February 14th, 2009
This question comes up every once in a while on various indie forums: How should I host my video game? What are some good mirror services?
The cool thing about this question is that now there is pretty much one canonical answer: Amazon CloudFront.
There are a few things to take into account for a file host:
A local server is faster than a distant one. This is because the farther the packet needs to go, the more likely it is to get congested. It is not uncommon for packets to get delayed or get dropped completely, and due to the way TCP works, only a certain amount of packets will be sent out at a time.
Here's an images that illustrates centralized hosting. Instead of arrows, it might be more useful to illustrate the number of routers a TCP request might have to go through.
So, a possible solution would be to have many servers situated as close to the downloaders as possible. That way, if someone from San Francisco downloads your file, it is just as fast as if it was someone from Japan. Sometimes you will notice companies will list ridiculous amounts of mirrors for their large software downloads based on the location.
This is exactly what Amazon CloudFront does -- but a lot slicker. Amazon has built a number of data centers around the world which connect to various internet backbones. All you have to do is upload your file to Amazon S3 and enable Amazon CloudFront on your S3 bucket (tutorial here).
When you upload your file to Amazon's file server, Amazon will cache it at various edge locations closer to users. That means that Amazon has a number of servers around the world and will transparently mirror your file to the most efficient locations in response to demand. The way it does this is very simple. Amazon tells your DNS server (the server that translates a domain name into a raw IP address) to respond with a different address depending on where that DNS server is located. If that edge location has your file, it will serve it up locally. If not, it will get it from the central location, and next time, that local server will be ready.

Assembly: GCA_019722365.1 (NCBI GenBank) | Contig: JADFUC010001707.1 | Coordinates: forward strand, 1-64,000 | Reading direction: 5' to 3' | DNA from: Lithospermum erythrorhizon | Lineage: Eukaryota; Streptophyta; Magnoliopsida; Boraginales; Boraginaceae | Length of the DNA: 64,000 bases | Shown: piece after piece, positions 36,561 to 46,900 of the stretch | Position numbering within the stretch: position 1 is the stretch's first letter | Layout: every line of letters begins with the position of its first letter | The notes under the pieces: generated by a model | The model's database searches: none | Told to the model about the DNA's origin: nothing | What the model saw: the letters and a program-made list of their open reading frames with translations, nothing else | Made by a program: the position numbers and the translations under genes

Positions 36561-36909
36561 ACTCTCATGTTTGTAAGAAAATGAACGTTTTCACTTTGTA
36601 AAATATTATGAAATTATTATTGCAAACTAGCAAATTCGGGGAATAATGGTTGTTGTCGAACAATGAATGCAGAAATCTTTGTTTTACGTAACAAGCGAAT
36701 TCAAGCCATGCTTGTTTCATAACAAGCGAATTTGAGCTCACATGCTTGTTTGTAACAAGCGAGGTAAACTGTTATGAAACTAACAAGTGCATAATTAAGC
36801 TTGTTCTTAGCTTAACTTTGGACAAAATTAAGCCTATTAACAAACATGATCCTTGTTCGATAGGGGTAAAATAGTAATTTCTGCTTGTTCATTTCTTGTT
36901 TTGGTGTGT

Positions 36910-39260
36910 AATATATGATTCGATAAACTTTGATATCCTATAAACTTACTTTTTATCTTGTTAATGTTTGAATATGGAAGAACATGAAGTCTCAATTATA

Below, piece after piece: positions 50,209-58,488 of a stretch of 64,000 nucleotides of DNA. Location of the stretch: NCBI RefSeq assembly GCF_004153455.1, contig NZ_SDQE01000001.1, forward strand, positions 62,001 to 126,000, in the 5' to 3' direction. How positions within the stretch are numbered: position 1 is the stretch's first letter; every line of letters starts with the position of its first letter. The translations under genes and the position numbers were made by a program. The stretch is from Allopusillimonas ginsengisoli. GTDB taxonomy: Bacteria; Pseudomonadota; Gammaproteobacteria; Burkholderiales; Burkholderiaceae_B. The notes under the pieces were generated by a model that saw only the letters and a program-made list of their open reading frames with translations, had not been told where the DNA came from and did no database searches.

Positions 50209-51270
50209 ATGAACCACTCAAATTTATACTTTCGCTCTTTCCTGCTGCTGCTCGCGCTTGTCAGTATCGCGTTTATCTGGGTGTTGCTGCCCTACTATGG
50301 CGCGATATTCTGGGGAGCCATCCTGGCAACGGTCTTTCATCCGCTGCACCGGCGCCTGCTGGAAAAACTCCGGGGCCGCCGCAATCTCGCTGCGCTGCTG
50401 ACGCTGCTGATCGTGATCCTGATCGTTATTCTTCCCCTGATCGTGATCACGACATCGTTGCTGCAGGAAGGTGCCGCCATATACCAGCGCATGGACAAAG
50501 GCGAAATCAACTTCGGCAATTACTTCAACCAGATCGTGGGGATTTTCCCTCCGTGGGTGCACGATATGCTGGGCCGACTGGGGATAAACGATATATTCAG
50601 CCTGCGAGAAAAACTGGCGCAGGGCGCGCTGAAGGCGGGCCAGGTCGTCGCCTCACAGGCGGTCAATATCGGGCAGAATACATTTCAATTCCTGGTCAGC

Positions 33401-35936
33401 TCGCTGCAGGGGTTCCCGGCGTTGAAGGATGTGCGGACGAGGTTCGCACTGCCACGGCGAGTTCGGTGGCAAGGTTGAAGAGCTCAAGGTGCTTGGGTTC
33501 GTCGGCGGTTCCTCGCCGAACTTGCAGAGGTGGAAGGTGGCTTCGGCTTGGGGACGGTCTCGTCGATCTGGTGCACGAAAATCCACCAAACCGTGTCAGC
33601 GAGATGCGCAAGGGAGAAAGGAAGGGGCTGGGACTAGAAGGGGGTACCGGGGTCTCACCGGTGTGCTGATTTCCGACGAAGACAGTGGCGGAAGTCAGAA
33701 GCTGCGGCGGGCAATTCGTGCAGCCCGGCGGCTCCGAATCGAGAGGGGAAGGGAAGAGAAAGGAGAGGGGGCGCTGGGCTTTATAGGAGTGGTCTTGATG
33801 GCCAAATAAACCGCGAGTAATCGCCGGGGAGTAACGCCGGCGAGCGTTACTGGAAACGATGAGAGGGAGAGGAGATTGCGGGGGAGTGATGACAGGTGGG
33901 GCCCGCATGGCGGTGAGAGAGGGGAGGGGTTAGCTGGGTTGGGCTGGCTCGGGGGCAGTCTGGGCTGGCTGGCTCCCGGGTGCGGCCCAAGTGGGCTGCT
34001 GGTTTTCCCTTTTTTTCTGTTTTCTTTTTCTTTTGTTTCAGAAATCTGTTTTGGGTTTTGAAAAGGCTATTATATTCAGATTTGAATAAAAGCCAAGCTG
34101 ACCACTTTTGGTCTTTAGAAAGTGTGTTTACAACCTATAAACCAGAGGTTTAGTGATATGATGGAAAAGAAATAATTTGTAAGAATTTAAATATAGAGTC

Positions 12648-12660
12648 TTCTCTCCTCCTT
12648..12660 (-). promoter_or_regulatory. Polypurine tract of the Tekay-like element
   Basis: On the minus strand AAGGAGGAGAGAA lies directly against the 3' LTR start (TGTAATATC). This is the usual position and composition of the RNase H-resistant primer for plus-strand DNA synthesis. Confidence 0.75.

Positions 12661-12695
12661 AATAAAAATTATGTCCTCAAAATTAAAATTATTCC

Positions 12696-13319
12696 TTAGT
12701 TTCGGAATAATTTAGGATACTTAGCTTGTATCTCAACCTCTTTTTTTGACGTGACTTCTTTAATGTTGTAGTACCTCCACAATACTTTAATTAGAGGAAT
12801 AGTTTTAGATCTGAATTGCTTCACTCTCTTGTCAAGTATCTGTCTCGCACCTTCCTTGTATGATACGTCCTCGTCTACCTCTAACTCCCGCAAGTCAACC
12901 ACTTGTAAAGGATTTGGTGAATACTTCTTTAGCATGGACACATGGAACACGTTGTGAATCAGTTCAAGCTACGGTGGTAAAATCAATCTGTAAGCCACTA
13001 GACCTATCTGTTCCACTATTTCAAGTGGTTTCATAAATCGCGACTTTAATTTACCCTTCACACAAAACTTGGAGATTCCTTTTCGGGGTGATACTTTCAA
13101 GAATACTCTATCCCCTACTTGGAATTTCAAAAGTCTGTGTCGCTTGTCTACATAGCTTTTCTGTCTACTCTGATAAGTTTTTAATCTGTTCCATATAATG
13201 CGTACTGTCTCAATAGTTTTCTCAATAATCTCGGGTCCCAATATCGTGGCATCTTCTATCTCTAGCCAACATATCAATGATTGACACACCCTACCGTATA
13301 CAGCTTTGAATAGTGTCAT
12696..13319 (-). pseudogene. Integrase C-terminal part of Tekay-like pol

The end result is that when a user goes to download your file, they are seamlessly downloading it from a local server instead of being routed to a single server however inefficient that might be.
Here's an images that illustrates a content delivery network. Each request is routed much more efficiently than if there is a single, centralized server.
But what about the cost? Traditionally, a fancy content delivery networks was prohibitively expensive. These days, "software as a service" is the new fad, and with Amazon Web Services, you pay for exactly what you use and nothing more. Given the rise in popularity of streaming video sites like Vimeo (but don't use them) bandwidth is dirt cheap now. One HD video view is about the size of 10 downloads of Lugaru, for instance.
I believe our bandwidth bill comes out to about one penny per download of Lugaru. Its so cheap, it might as well be free. So feel free to download Lugaru or one of Davids other games and test the download speed for yourself. ;)
What do you use for file hosting? If there is any interest, next week I will talk about Google App Engine, and how to give your website the same treatment that CloudFront gives to static files for free.